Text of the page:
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Cardiorespiratory and metabolic responses after exercise-induced muscle damage: the influence of lowered glycogen

Cardiorespiratory and metabolic responses after exercise-induced muscle damage: the influence of lowered glycogen
Cardiorespiratory and metabolic responses after exercise-induced muscle damage: the influence of lowered glycogen

BACKGROUND: We examined the effect of early-onset of muscle damage and low muscle glycogen on cardiorespiratory and metabolic responses to low-intensity exercise.

METHODS: Twelve men cycled for 10 min at 50% maximal oxygen uptake before, and 12 h after a morning downhill run (five, 8 min bouts at -12% gradient, with 2 min rests) under normal (NORM) and lowered glycogen (LOW) conditions, following a cross-over design with conditions separated by six weeks. Cardiorespiratory responses were recorded, with oxidation measures derived from stoichiometry equations.

RESULTS: Muscle damage symptoms post-downhill (0 h) were similar between conditions. Carbon dioxide ventilatory equivalent increased 12 h post-downhill for LOW (P<0.05), but not NORM (P=0.7). A trend towards decreased respiratory exchange ratio (RER) was shown 12 h post-downhill for LOW (1.00±0.07 to 0.89±0.12, P=0.06), but not NORM (0.94±0.11 to 0.94±0.08; P=0.6). Twelve hours after LOW downhill running fat oxidation increased (0.21±0.18 g·min-1 to 0.36±0.27 g·min-1; P<0.05) and carbohydrate oxidation decreased (2.68±0.52 g·min-1 to 1.98±0.75 g·min-1; P<0.05); NORM oxidation rates were unchanged (fat: 0.26±0.18 g·min-1 to 0.33±0.18 g·min-1; P=0.5; carbohydrate: 2.51±0.49 g·min-1 to 2.29±0.47 g·min-1; P=0.3).

CONCLUSIONS: Cycling at low-intensity 12 h post-downhill running with lowered muscle glycogen increased fat oxidation, decreased carbohydrate oxidation and elevated carbon dioxide ventilation. Damaging exercise with reduced glycogen availability increases fat utilization during subsequent low-intensity exercise as little as 12 h later.

Adult, Athletes, Athletic Injuries, Blood Glucose, Cardiorespiratory Fitness, Exercise, Fats, Glycogen, Humans, Male, Muscle, Skeletal, Oxygen Consumption, Running, Young Adult, Journal Article
0022-4707
332-340
Gavin, James P
e0d9b404-3f63-4855-8e64-bf1692e6cc3f
Myers, Stephen D
df70fcbd-572b-4579-98fc-3133c8b3de21
Willems, Mark E
0826558e-ea7f-4a40-9434-81ca95a7582c
Gavin, James P
e0d9b404-3f63-4855-8e64-bf1692e6cc3f
Myers, Stephen D
df70fcbd-572b-4579-98fc-3133c8b3de21
Willems, Mark E
0826558e-ea7f-4a40-9434-81ca95a7582c

Gavin, James P, Myers, Stephen D and Willems, Mark E (2018) Cardiorespiratory and metabolic responses after exercise-induced muscle damage: the influence of lowered glycogen. The Journal of sports medicine and physical fitness, 58 (3), 332-340. (doi:10.23736/S0022-4707.16.06644-5).

Record type: Article

Abstract

BACKGROUND: We examined the effect of early-onset of muscle damage and low muscle glycogen on cardiorespiratory and metabolic responses to low-intensity exercise.

METHODS: Twelve men cycled for 10 min at 50% maximal oxygen uptake before, and 12 h after a morning downhill run (five, 8 min bouts at -12% gradient, with 2 min rests) under normal (NORM) and lowered glycogen (LOW) conditions, following a cross-over design with conditions separated by six weeks. Cardiorespiratory responses were recorded, with oxidation measures derived from stoichiometry equations.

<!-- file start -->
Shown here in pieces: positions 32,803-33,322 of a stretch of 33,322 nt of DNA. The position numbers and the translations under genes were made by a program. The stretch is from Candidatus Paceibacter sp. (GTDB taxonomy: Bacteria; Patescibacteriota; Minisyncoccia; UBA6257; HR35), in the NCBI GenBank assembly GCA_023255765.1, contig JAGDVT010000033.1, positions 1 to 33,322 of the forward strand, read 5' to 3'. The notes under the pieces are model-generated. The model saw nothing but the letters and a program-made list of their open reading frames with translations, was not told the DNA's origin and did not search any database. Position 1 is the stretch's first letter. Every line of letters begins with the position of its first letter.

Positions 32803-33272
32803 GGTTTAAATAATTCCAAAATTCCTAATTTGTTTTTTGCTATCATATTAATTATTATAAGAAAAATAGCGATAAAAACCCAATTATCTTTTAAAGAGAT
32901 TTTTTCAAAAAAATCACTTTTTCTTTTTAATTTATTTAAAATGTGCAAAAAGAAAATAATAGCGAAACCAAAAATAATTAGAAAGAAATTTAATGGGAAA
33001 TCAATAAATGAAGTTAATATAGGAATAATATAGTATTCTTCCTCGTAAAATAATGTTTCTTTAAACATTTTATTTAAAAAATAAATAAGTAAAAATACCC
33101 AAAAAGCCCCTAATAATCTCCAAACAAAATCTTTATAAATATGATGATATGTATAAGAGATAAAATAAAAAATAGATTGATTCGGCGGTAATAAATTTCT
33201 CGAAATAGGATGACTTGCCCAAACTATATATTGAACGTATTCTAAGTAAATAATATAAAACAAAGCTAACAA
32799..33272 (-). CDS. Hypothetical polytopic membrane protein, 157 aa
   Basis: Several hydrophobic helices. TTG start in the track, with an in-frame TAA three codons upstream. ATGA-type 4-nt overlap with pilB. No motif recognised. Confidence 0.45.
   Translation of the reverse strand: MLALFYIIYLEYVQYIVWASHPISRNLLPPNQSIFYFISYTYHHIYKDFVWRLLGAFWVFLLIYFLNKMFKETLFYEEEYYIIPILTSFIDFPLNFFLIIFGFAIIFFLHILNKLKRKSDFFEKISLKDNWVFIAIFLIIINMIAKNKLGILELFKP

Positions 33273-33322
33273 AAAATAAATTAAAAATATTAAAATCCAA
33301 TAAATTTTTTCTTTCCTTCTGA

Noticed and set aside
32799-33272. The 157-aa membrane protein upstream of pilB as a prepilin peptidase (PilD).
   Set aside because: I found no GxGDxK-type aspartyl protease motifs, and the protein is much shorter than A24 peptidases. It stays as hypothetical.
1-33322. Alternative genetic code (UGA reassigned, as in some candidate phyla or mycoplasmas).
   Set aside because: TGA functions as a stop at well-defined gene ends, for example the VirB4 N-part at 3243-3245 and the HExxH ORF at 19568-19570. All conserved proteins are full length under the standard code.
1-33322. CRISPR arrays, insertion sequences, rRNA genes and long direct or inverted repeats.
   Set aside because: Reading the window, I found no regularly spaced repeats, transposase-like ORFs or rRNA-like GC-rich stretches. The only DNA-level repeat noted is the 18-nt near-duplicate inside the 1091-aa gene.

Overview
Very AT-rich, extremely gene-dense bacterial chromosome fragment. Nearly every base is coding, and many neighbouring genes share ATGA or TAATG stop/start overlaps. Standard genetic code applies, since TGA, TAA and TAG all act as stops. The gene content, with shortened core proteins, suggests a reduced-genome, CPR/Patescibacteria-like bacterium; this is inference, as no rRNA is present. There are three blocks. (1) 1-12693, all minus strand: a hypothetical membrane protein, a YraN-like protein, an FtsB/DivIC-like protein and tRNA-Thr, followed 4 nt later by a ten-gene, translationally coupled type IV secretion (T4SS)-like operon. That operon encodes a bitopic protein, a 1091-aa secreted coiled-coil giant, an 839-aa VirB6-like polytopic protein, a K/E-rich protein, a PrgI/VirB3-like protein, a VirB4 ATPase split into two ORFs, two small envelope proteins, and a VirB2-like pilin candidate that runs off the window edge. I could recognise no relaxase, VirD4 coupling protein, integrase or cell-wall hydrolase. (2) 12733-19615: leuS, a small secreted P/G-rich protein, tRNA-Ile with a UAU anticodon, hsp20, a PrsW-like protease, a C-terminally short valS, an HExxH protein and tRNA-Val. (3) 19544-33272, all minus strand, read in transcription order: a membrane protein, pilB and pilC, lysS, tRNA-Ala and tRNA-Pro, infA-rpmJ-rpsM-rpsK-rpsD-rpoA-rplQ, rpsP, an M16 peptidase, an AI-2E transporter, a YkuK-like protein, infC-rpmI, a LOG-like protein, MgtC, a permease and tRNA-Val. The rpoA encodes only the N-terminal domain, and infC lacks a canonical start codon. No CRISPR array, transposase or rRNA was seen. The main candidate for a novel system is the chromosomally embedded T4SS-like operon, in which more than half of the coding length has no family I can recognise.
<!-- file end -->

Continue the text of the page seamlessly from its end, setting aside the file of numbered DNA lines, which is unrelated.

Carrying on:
RESULTS: Muscle damage symptoms post-downhill (0 h) were similar between conditions. Carbon dioxide ventilatory equivalent increased 12 h post-downhill for LOW (P<0.05), but not NORM (P=0.7). A trend towards decreased respiratory exchange ratio (RER) was shown 12 h post-downhill for LOW (1.00±0.07 to 0.89±0.12, P=0.06), but not NORM (0.94±0.11 to 0.94±0.08; P=0.6). Twelve hours after LOW downhill running fat oxidation increased (0.21±0.18 g·min-1 to 0.36±0.27 g·min-1; P<0.05) and carbohydrate oxidation decreased (2.68±0.52 g·min-1 to 1.98±0.75 g·min-1; P<0.05); NORM oxidation rates were unchanged (fat: 0.26±0.18 g·min-1 to 0.33±0.18 g·min-1; P=0.5; carbohydrate: 2.51±0.49 g·min-1 to 2.29±0.47 g·min-1; P=0.3).

CONCLUSIONS: Cycling at low-intensity 12 h post-downhill running with lowered muscle glycogen increased fat oxidation, decreased carbohydrate oxidation and elevated carbon dioxide ventilation. Damaging exercise with reduced glycogen availability increases fat utilization during subsequent low-intensity exercise as little as 12 h later.

Text
Gavin et al. 2017_cardio after EIMD - Accepted Manuscript
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More information

Published date: March 2018
Keywords: Adult, Athletes, Athletic Injuries, Blood Glucose, Cardiorespiratory Fitness, Exercise, Fats, Glycogen, Humans, Male, Muscle, Skeletal, Oxygen Consumption, Running, Young Adult, Journal Article

Identifiers

Local EPrints ID: 429114
URI: http://eprints.soton.ac.uk/id/eprint/429114
ISSN: 0022-4707
PURE UUID: 6cfe4e36-be90-4d8b-be9d-0ece29781c55
ORCID for James P Gavin: ORCID iD orcid.org/0000-0003-0574-0502

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Date deposited: 21 Mar 2019 17:30
Last modified: 22 Nov 2021 07:13

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Contributors

Author: James P Gavin ORCID iD
Author: Stephen D Myers
Author: Mark E Willems

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